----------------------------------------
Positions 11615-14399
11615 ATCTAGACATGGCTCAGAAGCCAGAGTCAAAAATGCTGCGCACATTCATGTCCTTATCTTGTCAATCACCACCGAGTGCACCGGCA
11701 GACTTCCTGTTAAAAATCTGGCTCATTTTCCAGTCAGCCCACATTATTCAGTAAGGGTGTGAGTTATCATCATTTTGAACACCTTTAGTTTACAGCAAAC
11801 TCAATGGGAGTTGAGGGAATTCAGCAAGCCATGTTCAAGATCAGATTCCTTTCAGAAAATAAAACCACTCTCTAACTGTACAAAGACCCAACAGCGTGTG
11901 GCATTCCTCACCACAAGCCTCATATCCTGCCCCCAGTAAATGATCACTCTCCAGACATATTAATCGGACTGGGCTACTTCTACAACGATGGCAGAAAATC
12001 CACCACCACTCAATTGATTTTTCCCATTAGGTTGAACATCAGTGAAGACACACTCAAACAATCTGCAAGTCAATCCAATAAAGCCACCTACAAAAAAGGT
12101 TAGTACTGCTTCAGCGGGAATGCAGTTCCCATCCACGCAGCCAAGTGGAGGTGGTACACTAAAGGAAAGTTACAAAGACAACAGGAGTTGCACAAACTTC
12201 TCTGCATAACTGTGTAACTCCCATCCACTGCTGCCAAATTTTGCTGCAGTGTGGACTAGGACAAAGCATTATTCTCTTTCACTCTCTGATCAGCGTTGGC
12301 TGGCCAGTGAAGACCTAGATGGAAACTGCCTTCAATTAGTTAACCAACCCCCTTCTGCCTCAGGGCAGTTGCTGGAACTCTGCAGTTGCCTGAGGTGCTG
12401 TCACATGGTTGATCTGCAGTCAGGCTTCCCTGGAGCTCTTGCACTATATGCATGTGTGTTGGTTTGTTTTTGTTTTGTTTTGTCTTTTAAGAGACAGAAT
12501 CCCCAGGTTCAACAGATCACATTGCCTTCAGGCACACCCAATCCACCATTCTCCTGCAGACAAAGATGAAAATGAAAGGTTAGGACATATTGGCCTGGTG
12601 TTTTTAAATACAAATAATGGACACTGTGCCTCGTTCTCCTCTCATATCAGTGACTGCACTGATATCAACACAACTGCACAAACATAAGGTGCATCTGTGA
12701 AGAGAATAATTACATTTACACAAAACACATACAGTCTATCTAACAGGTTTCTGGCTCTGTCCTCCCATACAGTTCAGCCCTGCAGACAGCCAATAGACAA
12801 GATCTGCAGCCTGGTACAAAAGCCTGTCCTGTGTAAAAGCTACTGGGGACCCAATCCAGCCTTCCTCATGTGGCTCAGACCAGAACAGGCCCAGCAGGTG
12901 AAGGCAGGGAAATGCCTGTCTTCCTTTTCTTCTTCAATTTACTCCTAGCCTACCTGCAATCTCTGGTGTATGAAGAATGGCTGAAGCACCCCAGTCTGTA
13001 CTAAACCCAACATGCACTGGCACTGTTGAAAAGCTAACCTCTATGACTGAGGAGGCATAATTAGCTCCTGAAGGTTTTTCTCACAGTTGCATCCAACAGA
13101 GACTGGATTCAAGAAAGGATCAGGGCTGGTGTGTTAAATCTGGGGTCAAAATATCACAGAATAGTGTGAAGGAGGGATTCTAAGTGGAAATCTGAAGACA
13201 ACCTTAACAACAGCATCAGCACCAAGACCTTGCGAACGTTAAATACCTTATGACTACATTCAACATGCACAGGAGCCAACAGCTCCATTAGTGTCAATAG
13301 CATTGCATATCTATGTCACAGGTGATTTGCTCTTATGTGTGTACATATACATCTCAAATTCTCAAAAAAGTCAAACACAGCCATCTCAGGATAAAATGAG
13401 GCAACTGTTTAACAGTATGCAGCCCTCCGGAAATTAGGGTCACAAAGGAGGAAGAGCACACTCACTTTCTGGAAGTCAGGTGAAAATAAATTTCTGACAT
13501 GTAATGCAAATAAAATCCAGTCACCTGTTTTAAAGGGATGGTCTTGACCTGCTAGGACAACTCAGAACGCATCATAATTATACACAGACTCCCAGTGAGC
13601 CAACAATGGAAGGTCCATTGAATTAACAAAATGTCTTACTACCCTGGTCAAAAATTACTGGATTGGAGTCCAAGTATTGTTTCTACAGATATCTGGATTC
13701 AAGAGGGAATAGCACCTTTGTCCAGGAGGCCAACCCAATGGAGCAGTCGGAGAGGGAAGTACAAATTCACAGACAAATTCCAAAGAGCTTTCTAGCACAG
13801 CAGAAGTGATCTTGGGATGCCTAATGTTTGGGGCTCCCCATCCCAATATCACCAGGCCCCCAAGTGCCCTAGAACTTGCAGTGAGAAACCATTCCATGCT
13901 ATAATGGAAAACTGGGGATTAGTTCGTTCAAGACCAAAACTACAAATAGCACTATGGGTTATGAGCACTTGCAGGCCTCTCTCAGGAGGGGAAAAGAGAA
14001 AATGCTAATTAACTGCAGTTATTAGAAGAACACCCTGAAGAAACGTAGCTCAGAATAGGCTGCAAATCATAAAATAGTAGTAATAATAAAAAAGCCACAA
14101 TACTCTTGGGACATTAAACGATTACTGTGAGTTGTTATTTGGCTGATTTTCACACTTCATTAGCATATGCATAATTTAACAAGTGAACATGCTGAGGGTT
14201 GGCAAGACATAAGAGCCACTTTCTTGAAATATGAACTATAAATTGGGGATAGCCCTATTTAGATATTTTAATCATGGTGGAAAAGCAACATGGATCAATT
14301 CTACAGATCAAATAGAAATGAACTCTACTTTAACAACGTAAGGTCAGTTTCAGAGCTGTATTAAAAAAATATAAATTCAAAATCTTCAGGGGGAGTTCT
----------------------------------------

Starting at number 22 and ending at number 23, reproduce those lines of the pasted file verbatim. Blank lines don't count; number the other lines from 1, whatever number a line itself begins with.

13601 CAACAATGGAAGGTCCATTGAATTAACAAAATGTCTTACTACCCTGGTCAAAAATTACTGGATTGGAGTCCAAGTATTGTTTCTACAGATATCTGGATTC
13701 AAGAGGGAATAGCACCTTTGTCCAGGAGGCCAACCCAATGGAGCAGTCGGAGAGGGAAGTACAAATTCACAGACAAATTCCAAAGAGCTTTCTAGCACAG